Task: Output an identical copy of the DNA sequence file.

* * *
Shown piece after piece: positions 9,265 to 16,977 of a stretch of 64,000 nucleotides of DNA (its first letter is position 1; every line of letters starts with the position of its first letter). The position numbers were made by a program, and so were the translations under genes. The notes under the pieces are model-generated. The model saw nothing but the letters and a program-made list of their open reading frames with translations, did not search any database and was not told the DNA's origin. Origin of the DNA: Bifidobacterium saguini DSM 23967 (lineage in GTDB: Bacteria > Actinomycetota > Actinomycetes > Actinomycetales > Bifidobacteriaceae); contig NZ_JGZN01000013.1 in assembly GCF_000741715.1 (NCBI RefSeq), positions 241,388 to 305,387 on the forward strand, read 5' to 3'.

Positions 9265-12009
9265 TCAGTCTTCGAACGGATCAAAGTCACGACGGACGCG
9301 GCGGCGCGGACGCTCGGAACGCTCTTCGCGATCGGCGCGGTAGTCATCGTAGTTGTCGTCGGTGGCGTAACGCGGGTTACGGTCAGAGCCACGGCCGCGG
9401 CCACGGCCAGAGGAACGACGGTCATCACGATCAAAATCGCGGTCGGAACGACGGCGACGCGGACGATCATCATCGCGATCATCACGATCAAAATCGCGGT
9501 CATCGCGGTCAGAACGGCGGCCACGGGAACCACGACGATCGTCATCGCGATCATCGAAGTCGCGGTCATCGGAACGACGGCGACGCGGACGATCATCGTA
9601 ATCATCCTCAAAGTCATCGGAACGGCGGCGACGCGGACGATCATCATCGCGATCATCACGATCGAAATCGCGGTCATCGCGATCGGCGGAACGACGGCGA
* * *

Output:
Shown piece after piece: positions 9,265 to 16,977 of a stretch of 64,000 nucleotides of DNA (its first letter is position 1; every line of letters starts with the position of its first letter). The position numbers were made by a program, and so were the translations under genes. The notes under the pieces are model-generated. The model saw nothing but the letters and a program-made list of their open reading frames with translations, did not search any database and was not told the DNA's origin. Origin of the DNA: Bifidobacterium saguini DSM 23967 (lineage in GTDB: Bacteria > Actinomycetota > Actinomycetes > Actinomycetales > Bifidobacteriaceae); contig NZ_JGZN01000013.1 in assembly GCF_000741715.1 (NCBI RefSeq), positions 241,388 to 305,387 on the forward strand, read 5' to 3'.

Positions 9265-12009
9265 TCAGTCTTCGAACGGATCAAAGTCACGACGGACGCG
9301 GCGGCGCGGACGCTCGGAACGCTCTTCGCGATCGGCGCGGTAGTCATCGTAGTTGTCGTCGGTGGCGTAACGCGGGTTACGGTCAGAGCCACGGCCGCGG
9401 CCACGGCCAGAGGAACGACGGTCATCACGATCAAAATCGCGGTCGGAACGACGGCGACGCGGACGATCATCATCGCGATCATCACGATCAAAATCGCGGT
9501 CATCGCGGTCAGAACGGCGGCCACGGGAACCACGACGATCGTCATCGCGATCATCGAAGTCGCGGTCATCGGAACGACGGCGACGCGGACGATCATCGTA
9601 ATCATCCTCAAAGTCATCGGAACGGCGGCGACGCGGACGATCATCATCGCGATCATCACGATCGAAATCGCGGTCATCGCGATCGGCGGAACGACGGCGA